If you’re using an email marketing suite like MailChimp, a merge tag can bring data about your subscriber into your bulk email. However, if you use it incorrectly, your firm will look silly.
What’s a Merge Tag?
A merge tag is what you would use to bring information about your email list subscriber into the content of the email. For example, you could use it in a title such as:
Hey *|FNAME|*, did you know how congress may change your disability benefits?
In this example, every subscriber on the list would see their name. So subscribers would be greeted with a subject of:
Hey Jason, did you…
Hey Susan, did you…
Hey Norm, did you…
Customized messages typically have a higher open rate thus making your email marketing more effective.
Merge Tags Can Go Horribly Wrong
If you have data such as a company name, or address, all of these fields can be placed in your email template to customize the message. But if your data is wrong, your subscribers will get some confusing emails from your law firm.
Inspiration for this article came from a well-meaning spammer that has some bad data. They appear to have deployed a bot to harvest leads from LinkedIn. Rather than collect my name and company (Jason Bland from Custom Legal Marketing) they have been emailing me since December based on my job “AT Jason Bland.”
They’re also congratulating me on my new role at Custom Legal Marketing even though I co-founded it many years ago.
It started in December with a congratulations email titled “Your new role at Jason Bland.”
The email said:
Congrats on your new role as Owner with Jason Bland. I know you must be extremely busy so I figured I’d shoot over an email rather than bug you on the phone.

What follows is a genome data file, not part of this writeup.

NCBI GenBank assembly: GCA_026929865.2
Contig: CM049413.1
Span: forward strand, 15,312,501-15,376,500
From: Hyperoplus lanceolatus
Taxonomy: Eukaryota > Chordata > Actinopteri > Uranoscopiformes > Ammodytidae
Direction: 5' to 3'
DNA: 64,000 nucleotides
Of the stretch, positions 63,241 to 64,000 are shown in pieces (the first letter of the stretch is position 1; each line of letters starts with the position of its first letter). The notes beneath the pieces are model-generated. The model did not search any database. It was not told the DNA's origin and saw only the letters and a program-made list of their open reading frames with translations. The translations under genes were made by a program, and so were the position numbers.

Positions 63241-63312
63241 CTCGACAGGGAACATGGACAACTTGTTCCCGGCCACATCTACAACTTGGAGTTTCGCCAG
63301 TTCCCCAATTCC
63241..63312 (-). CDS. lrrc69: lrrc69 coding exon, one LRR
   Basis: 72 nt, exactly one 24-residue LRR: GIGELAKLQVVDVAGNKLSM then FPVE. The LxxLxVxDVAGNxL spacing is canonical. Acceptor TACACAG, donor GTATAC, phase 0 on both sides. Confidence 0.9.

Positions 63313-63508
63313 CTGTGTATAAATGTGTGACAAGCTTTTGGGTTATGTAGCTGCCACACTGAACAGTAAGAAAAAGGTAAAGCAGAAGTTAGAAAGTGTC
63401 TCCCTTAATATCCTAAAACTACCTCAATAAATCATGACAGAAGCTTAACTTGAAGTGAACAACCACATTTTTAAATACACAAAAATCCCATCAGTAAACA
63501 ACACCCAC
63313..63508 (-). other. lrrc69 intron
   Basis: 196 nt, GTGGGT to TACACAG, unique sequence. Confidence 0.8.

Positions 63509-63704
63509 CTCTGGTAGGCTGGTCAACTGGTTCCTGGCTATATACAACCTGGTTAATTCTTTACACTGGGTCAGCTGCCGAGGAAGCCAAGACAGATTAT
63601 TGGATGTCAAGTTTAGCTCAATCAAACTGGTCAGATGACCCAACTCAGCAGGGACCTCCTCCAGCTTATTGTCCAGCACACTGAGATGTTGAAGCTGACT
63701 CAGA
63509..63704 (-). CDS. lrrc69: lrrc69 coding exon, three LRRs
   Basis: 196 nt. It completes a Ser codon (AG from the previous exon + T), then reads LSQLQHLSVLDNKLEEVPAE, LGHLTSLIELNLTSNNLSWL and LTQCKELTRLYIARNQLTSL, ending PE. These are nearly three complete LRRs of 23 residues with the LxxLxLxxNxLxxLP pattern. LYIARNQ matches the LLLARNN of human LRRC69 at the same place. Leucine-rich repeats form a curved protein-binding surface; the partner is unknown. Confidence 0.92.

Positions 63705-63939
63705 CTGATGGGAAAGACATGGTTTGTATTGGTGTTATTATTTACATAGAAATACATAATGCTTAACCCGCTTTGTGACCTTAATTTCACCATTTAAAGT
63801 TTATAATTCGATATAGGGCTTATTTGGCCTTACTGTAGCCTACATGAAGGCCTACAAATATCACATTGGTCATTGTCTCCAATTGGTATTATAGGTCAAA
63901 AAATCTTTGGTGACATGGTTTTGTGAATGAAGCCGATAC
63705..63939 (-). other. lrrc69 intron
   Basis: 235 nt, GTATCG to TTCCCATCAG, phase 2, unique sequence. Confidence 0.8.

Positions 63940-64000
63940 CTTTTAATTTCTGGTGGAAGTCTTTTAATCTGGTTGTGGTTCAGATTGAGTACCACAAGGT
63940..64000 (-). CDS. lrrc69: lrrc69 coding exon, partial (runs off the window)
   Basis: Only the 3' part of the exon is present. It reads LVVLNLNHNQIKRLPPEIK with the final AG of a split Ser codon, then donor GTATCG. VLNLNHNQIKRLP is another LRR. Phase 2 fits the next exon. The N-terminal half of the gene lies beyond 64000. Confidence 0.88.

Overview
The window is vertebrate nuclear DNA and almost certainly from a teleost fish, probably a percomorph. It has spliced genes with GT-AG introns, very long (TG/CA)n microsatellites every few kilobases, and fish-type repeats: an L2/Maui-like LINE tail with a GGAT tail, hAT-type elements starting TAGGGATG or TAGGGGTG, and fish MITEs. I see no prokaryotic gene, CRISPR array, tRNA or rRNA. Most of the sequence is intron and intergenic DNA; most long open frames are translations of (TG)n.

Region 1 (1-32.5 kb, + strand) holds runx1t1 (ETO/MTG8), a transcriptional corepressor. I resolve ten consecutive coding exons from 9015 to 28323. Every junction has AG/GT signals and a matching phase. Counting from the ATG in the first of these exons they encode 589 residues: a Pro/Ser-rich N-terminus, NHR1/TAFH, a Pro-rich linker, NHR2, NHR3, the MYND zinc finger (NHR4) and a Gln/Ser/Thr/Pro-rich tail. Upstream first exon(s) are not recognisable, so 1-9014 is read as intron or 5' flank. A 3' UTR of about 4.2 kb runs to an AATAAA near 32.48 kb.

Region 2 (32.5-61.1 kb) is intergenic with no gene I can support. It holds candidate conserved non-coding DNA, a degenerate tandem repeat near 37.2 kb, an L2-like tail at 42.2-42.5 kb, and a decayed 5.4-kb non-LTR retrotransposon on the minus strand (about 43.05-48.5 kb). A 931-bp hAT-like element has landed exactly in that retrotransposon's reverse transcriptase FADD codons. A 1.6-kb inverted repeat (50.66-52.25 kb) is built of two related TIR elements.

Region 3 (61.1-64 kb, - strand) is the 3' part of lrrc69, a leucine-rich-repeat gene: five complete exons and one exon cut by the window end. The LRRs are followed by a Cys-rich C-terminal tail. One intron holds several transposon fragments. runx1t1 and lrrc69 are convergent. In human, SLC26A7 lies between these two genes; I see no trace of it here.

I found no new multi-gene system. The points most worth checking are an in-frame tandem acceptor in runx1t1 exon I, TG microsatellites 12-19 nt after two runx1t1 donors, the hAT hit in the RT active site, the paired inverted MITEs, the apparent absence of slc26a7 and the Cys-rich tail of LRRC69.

While you are relatively new to your role, we are no strangers to Jason Bland and are very familiar with your facilities. We have over 2,000 trucks in our fleet, a national road division of owner ops and a top 40 brokerage division to provide additional support.
To generate this erroneous email, they used a First Name merge tag for “Hi Jason.” Then, a role merge tag for “Owner” and a company merge tag for “Jason Bland.” Except for my name being Jason Bland, nothing else was accurate.
Also, this is a logistics company “While you are relatively new to your role, we are no strangers to Jason Bland.” Not a good look.
Fortunately, Custom Legal Marketing doesn’t need a logistics partner with 2,000 trucks to move law firms up to the first page of Google. Our aggressive law firm SEO strategy does the heavy lifting.
But your law firm can learn a valuable lesson from our new friends at the logistics company. Merge tags can make your subscribers feel special when used correctly. They can also make your law firm look bad if used incorrectly.
Always check your data and always do a test run before sending your bulk email. Spending a few extra minutes to save your firm’s brand from an embarrassing mistake is time well spent.